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I used "of which" to connect two sentences as follows:

I study master of architecture in Aalto University of which all my courses except the master thesis have been completed.

The sequence of information is important, since I am introducing myself. But I am not sure if I should use "in which", "of which", or another approach to connect these sentences.

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    You don't study "master of architecture". Either you study the or a master of architecture (in which "master" would be a person). If "master of architecture" is a degree programme, then you study for a master's degree in Architecture, but it'd be easier to say that you're a Master's student in architecture... In any case, "of which" doesn't really work. I would rewrite the sentence completely (e.g. "... and have completed all necessary courses. I'm currently writing my thesis on ABC under supervision of Prof. X."). Also, you don't study in Aalto University, but at Aalto University. – Earthliŋ Feb 17 '16 at 13:21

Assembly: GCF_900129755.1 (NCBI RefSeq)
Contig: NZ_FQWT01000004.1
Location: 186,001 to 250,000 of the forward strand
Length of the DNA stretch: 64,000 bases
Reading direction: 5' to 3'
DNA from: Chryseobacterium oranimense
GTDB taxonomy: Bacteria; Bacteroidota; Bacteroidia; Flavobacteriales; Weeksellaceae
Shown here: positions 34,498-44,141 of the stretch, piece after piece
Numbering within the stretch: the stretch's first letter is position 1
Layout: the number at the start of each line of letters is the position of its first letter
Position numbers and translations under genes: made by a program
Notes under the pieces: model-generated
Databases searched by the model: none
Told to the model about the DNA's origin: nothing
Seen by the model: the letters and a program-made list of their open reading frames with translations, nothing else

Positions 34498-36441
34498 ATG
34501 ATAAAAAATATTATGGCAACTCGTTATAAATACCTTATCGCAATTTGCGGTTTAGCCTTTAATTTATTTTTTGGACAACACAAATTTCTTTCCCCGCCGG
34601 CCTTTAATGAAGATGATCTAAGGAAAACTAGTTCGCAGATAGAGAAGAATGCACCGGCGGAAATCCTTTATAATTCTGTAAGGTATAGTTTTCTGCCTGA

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I'd rewrite. The Chicago Manual of Style capitalizes Master and Architecture.

I am a Master of Architecture student at Aalto University. I have completed all of my coursework, but I am still working on my thesis.

Or coursework; however, ...

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